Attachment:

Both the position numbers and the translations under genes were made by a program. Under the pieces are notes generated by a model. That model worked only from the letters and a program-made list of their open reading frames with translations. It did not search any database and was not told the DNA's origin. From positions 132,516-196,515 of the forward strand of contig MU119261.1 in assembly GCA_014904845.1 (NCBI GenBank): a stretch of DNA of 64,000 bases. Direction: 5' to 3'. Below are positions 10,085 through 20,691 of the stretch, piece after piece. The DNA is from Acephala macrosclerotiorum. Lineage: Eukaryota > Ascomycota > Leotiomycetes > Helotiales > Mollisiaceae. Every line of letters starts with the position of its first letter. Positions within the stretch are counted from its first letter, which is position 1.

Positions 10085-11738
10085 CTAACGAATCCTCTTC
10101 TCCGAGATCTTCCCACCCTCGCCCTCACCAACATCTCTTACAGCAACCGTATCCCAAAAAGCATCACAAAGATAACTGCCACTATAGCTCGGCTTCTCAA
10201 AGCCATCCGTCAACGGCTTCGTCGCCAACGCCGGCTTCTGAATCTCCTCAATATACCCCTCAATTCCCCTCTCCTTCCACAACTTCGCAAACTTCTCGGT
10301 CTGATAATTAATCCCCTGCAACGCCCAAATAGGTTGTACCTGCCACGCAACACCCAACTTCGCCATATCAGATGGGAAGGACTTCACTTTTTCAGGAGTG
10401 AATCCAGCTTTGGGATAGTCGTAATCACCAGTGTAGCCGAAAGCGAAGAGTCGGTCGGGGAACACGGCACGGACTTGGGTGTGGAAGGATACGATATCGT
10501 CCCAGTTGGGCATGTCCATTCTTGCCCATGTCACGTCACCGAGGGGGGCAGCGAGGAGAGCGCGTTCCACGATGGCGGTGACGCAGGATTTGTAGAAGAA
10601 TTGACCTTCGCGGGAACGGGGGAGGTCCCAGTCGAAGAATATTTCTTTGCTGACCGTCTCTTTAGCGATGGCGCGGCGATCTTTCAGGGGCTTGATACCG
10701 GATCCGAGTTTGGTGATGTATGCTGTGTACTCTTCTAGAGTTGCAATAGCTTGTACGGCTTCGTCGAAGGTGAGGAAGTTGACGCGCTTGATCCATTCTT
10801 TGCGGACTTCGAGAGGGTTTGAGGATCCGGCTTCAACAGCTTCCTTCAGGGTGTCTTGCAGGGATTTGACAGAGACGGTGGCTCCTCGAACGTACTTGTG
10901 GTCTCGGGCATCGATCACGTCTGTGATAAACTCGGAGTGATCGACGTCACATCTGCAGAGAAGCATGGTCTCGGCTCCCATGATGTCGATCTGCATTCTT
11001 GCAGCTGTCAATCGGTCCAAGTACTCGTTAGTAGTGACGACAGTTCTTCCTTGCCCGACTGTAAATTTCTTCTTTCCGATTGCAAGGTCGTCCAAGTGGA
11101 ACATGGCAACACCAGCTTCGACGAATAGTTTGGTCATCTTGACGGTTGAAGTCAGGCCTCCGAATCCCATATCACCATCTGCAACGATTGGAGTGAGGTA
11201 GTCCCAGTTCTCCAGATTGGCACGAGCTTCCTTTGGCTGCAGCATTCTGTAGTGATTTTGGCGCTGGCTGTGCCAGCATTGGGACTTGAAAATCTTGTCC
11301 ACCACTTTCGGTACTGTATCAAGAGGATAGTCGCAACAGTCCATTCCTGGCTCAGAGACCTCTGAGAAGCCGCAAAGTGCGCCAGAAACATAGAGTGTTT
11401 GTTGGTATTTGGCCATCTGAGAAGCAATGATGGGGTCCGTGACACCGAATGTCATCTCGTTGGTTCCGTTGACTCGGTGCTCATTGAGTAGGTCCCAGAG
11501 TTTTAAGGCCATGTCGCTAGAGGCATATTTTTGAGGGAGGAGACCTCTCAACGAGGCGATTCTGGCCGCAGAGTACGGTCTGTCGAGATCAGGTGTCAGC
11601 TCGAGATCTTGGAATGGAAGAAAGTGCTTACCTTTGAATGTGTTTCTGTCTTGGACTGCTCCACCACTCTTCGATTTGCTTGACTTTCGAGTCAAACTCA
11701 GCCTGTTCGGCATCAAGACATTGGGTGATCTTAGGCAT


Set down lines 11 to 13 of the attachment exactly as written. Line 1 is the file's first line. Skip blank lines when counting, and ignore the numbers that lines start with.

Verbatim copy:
10801 TGCGGACTTCGAGAGGGTTTGAGGATCCGGCTTCAACAGCTTCCTTCAGGGTGTCTTGCAGGGATTTGACAGAGACGGTGGCTCCTCGAACGTACTTGTG
10901 GTCTCGGGCATCGATCACGTCTGTGATAAACTCGGAGTGATCGACGTCACATCTGCAGAGAAGCATGGTCTCGGCTCCCATGATGTCGATCTGCATTCTT
11001 GCAGCTGTCAATCGGTCCAAGTACTCGTTAGTAGTGACGACAGTTCTTCCTTGCCCGACTGTAAATTTCTTCTTTCCGATTGCAAGGTCGTCCAAGTGGA